8 National Parks Every US Trail Runner Should Visit

8 National Parks Every US Trail Runner Should Visit

After a 100 years the national parks of the US offer more trails than ever for runners in search of joy, adventure and a respite from modern society

Krissy Moehl on the Ute Trail in Rocky Mountain National Park. Photo by Fred Marmsater


“Thousands of tired, nerve-shaken, over-civilized people are beginning to find out that going to the mountains is going home; that wildness is a necessity; and that mountain parks and reservations are useful not only as fountains of timber and irrigating rivers, but as fountains of life.”

—John Muir, Our National Parks


It may be hard to fathom that Muir, often called the Father of the National Parks for his visionary conservation efforts, penned the above words in 1901. More than a century later, they ring true as ever.

This August marks the centennial of America’s national parks, established in 1916 with the formal creation of the National Park Service. Though the country’s first national park, Yellowstone, had already been created in 1872, it took the concentrated passion and efforts of many wilderness enthusiasts to make a cohesive national-park system a reality.

Today, the parks remain as much—if not more so—a refuge from industrialized society and the harried pace of our modern lives. And, for trail runners, the 59 parks that currently make up our national-park system offer a lifetime’s worth of singletrack to explore.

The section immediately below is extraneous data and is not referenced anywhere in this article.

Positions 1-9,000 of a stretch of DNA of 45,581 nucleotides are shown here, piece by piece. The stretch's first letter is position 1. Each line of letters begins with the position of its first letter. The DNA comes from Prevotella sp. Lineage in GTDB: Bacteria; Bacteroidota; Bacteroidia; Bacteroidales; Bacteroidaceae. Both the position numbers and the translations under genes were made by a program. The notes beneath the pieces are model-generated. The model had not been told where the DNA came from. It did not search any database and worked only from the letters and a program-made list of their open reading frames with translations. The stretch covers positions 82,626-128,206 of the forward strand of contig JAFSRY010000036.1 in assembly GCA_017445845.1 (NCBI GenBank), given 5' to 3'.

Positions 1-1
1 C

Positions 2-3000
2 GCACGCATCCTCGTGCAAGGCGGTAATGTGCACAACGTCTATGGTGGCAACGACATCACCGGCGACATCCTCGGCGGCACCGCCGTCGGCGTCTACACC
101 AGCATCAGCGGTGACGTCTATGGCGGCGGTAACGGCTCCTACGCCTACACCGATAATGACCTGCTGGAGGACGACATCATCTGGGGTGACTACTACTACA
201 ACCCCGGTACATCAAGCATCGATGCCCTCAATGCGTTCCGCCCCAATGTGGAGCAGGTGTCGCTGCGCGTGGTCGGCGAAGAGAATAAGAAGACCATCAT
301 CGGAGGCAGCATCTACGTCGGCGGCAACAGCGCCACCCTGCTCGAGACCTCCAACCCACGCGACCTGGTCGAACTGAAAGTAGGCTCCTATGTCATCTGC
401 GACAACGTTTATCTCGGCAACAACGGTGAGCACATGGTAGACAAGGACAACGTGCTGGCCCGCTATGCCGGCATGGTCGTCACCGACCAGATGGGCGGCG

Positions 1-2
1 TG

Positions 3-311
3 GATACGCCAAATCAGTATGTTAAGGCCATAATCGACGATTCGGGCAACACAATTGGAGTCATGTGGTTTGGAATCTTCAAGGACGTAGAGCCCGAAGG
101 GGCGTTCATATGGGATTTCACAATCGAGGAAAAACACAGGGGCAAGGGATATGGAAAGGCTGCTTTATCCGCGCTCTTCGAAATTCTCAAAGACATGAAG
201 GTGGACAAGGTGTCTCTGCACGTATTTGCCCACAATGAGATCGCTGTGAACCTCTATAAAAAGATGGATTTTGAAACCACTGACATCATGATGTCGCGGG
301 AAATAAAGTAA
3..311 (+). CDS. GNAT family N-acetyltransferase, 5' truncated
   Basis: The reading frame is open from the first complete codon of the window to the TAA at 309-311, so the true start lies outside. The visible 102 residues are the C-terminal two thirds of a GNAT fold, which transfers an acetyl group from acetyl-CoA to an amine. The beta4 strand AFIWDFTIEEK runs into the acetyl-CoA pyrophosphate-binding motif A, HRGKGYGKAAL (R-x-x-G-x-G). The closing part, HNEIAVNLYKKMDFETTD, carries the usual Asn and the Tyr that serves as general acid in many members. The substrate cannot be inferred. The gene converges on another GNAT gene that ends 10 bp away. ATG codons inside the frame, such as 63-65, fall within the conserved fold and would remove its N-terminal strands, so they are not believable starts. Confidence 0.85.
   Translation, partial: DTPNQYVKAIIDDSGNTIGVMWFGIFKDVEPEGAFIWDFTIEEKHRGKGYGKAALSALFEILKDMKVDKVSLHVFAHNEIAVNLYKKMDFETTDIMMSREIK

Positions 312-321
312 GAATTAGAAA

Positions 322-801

Here, we highlight eight parks that are veritable trail-running paradises, as well as a few of the runners who love them. From the rugged ridgelines of Glacier to the sea-sprayed paths of the Channel Islands to the old-growth Appalachian forests of the Great Smoky Mountains, these parks may be as close to Muir’s envisioned “fountains of life” as a trail runner can get.


1. Olympic National Park

Washington / est. 1938

Many of Olympic’s trails pass through verdant old-growth forest. Photo by Ben Herndon/Tandemstock.com

It’s hard to imagine a more diverse national park than Olympic’s nearly one-million acres. Tucked away on the peninsula sandwiched between Seattle and the Pacific coast, its ecosystems range from subalpine meadows to temperate rainforest to rugged beaches.

More than 600 miles of trails meander through the park’s interior. In the belly of the rainforest, the singletrack is plush and surrounded by the rich green of moss, ferns and old-growth trees. On the coast, the trails follow rough beaches, dotted with tide pools and picturesque rock islands. And in the high country, alpine lakes and some 200 glaciers abound on the park’s jagged peaks.

“The wild, empty beaches, seamounts and pristine alpine meadows are an ever-changing, always-awe-inspiring backdrop to my life,” says trail runner Amelia Bethke, 28, of Bellingham, Washington. She has been visiting the park since she was 10, and, as an adult, spent a year working on a trail crew and living out of a tent in the park. “You could run in the park for a year without retracing your steps if you wanted to.”

Each fall, the Great Olympic Adventure Trail Run marathon and half-marathon finish at the shores of Lake Crescent on the northern edge of the park.